Wednesday, October 19, 2016

New HeinOnline Library on the History of Slavery

The Goodson Law Library's HeinOnline subscription now includes the new library Slavery in America and the World: History, Culture & Law. Edited by Paul Finkelman of Albany Law School, Duke's Fall 2012 John Hope Franklin Visiting Professor of American Legal History, the collection compiles slavery-related treatises, law review articles, case law, and statutes into a single place, which is described as "all known legal materials on slavery in the United States and the English-speaking world."

The collection includes such seminal historical works as Catterall's Judicial Cases Concerning American Slavery and the Negro, a five-volume digest of early American case law concerning slaves. More modern works on slavery can also be found in the "Articles" tab as well as the "UNC Press" tab, featuring more recent e-books from the University of North Carolina Press.

The collection may be browsed or searched. For example, researchers who wish to learn more about the 1831 Nat Turner rebellion in Virginia (the subject of the current Hollywood film The Birth of a Nation) might search across this library for "Nat Turner." Results will include a reprinted pamphlet, Confession of Nat Turner, Leader of the Negro Insurrection in Southampton County. Results also include several 19th and 20th-century treatises on the topic, such as William Sidney Drewry's The Southampton Insurrection (1900), a compilation of interviews with surviving eyewitnesses. (Nate Parker, the writer/director/star of the 2016 film, has cited Drewry's work as important source material.)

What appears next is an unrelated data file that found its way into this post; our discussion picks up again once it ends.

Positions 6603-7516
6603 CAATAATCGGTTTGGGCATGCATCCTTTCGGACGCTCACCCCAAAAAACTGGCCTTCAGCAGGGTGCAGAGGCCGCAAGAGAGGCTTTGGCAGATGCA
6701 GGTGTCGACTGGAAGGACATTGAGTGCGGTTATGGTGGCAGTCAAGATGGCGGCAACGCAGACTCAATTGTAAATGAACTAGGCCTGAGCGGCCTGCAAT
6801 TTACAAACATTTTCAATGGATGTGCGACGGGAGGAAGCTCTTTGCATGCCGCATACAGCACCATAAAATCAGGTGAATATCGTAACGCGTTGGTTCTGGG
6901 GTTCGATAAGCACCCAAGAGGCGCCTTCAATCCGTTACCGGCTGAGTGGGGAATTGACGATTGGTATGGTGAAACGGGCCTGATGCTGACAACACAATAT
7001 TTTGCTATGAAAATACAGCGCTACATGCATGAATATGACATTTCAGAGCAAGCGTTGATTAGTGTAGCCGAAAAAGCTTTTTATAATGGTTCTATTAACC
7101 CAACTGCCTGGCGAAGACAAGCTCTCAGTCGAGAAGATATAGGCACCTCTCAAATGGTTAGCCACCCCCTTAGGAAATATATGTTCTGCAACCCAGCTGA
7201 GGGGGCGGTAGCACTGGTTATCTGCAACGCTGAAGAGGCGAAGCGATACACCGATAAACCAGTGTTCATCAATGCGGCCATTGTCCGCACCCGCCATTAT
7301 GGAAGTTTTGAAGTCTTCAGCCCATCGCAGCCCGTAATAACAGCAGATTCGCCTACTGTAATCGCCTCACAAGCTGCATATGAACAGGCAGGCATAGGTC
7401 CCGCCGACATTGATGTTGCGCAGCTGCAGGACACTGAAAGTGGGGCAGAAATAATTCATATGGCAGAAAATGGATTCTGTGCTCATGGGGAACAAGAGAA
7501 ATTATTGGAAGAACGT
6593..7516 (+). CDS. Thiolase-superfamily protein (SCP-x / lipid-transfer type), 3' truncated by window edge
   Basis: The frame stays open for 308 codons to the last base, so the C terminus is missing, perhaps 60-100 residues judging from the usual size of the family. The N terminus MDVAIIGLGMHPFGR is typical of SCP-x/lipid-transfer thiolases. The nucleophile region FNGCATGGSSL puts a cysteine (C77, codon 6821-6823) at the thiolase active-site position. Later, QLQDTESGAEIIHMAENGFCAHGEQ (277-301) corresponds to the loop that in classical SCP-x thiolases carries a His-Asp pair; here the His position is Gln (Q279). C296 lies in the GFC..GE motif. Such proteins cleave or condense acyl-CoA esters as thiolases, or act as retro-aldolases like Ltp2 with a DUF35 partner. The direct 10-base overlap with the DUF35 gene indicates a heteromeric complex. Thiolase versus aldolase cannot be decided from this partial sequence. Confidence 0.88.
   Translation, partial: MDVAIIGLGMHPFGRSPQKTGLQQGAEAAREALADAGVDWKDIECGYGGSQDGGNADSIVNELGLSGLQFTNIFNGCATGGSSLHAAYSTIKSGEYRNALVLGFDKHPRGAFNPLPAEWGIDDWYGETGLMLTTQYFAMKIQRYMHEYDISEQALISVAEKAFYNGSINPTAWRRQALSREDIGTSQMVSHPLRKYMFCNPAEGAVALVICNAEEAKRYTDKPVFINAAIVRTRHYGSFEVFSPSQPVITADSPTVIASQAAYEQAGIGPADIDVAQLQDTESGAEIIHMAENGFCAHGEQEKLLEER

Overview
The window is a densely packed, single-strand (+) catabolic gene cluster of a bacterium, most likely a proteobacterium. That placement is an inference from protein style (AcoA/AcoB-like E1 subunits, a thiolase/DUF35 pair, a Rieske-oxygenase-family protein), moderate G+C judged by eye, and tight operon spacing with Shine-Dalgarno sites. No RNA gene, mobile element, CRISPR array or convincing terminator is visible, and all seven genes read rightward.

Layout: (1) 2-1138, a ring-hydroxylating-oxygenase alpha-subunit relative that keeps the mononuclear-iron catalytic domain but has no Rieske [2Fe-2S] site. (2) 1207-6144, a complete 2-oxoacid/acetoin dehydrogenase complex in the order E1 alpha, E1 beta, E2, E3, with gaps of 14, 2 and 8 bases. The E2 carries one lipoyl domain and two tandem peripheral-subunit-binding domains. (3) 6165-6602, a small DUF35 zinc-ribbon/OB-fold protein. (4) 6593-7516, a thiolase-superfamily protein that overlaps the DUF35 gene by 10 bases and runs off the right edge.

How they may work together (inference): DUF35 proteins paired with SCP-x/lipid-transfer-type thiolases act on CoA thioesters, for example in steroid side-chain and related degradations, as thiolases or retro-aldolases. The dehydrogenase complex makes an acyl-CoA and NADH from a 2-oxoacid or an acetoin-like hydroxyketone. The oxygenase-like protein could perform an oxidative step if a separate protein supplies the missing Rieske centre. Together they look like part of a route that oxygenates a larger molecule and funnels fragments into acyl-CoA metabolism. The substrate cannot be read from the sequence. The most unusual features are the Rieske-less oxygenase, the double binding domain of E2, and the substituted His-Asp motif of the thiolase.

The new Hein library now appears in the Duke University Libraries' HeinOnline landing page. Library users may access this library from anywhere on Duke's campus; Duke University students, faculty, and staff may also access HeinOnline from off-campus with a NetID and password. However, readers who are unaffiliated with Duke, or unable to visit a subscribing library in person, may also register directly with HeinOnline for free access to the Slavery in America and the World library. As noted in its October 5 press release, "The crisis revolving around race relations in America and the recent events surrounding this crisis have made the Hein Company rethink the idea of financially profiting from the sale of a collection on slavery."

To locate additional works in the Goodson Law Library about slavery and the law, consult the Duke Libraries Catalog or Ask a Librarian.